Anti discrimination legislation provides that you cannot treat a worker less favourably than others because of their marital status. Workers who are married or who have entered into a civil partnership are protected, but those who are single are not.
Discrimination in the workplace is unlawful in all aspects of employment, including the recruitment process, status, training, promotion and transfer opportunities, redundancy, dismissal and even post-employment.
This is where you treat a worker less favourably because of their marital status when compared with another worker (known as a 'comparator') who is not married or in a civil partnership and who shares the same or similar (but not materially different) circumstances as the complaining worker.
The comparator's circumstances do not need to be identical (in terms of the type of job, job level, job experience and seniority, etc.), but must not be wholly dissimilar. If a suitable comparator cannot be found, then a 'hypothetical comparator' can be used instead, who would be deemed to have the same employment as the complaining worker (such as their title, role, level etc). An Industrial Tribunal has the power to decide the particular circumstances of a hypothetical comparator (such as their personality).
For example if a single person, who has the same experience and qualifications as a married worker, is promoted instead of a married worker simply because they're single.
You could be liable for direct discrimination even if you did not intend to discriminate against your employee.
The only available defence to a direct discrimination claim is proving that there was no discrimination.
This will occur where you equally apply a formal or informal provision, criteria or practice to all the workers in the workplace that places a group of workers at a particular disadvantage compared to other workers because of their marital status, and a worker within that group actually suffers the particular disadvantage.
It does not matter whether or not this has been done intentionally.
You can defend against indirect discrimination claims by justifying the use of the unlawful practice, provisions or criteria, if you can show that its application is a proportionate means of achieving a legitimate aim.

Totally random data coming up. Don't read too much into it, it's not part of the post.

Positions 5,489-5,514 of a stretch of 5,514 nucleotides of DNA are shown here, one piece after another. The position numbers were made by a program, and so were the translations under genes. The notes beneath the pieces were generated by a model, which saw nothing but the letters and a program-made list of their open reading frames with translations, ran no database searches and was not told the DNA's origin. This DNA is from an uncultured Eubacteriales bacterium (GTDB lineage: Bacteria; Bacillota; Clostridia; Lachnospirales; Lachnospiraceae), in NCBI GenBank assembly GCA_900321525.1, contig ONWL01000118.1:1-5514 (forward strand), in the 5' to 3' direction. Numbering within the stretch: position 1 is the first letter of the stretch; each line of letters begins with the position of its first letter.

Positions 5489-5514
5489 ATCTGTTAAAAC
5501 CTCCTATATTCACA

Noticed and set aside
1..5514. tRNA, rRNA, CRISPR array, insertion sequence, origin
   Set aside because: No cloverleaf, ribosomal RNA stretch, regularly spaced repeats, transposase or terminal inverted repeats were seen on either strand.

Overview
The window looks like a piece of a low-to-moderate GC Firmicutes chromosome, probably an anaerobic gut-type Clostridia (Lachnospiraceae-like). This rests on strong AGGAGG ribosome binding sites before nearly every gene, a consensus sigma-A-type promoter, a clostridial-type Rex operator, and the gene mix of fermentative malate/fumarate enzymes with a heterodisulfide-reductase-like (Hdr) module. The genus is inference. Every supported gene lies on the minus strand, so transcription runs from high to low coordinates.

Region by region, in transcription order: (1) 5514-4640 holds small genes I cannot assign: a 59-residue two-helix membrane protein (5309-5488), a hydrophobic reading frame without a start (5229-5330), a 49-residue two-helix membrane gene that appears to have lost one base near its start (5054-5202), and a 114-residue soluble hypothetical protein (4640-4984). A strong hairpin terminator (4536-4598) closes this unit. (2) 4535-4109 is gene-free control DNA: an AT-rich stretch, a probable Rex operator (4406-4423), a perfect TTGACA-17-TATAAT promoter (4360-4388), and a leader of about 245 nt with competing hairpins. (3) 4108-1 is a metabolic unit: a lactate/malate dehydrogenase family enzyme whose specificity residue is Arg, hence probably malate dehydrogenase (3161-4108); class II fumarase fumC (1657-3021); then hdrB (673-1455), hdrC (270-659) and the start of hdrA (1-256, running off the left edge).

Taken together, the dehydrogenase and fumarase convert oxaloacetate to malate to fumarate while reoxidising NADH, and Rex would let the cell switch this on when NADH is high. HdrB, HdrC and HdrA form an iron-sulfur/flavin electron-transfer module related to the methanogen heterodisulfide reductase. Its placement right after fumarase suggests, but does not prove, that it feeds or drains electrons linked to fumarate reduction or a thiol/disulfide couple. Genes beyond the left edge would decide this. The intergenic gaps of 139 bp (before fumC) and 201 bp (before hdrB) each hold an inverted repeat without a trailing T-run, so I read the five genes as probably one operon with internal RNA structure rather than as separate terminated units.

Victimisation happens when a worker is treated less favourably than another worker because:
For example, a worker might have grounds for a victimisation claim if they are prevented from going on training courses; subjected to unfair disciplinary action; or excluded from company social events because they took any of the above mentioned actions.
If you dismiss an employee, or if an employee resigns because they claim that they have been discriminated against by you, then they may make a complaint of unfair dismissal to an Industrial Tribunal. In addition, they may also claim for damages on the grounds of discrimination, which they will be able to do regardless of their length of service.
A complaint must be presented within three months from the date of the act complained of, unless the tribunal considers that it is fair and reasonable in the circumstances to hear the claim outside that period.
While there is a limit on the amount of compensation a tribunal can award for unfair dismissal, there is no limit in cases of unlawful discrimination.
You can get more information from the, which offers free, confidential and impartial advice on all employment rights issues.
You can call the. The can help with advice regarding discrimination and equal opportunities.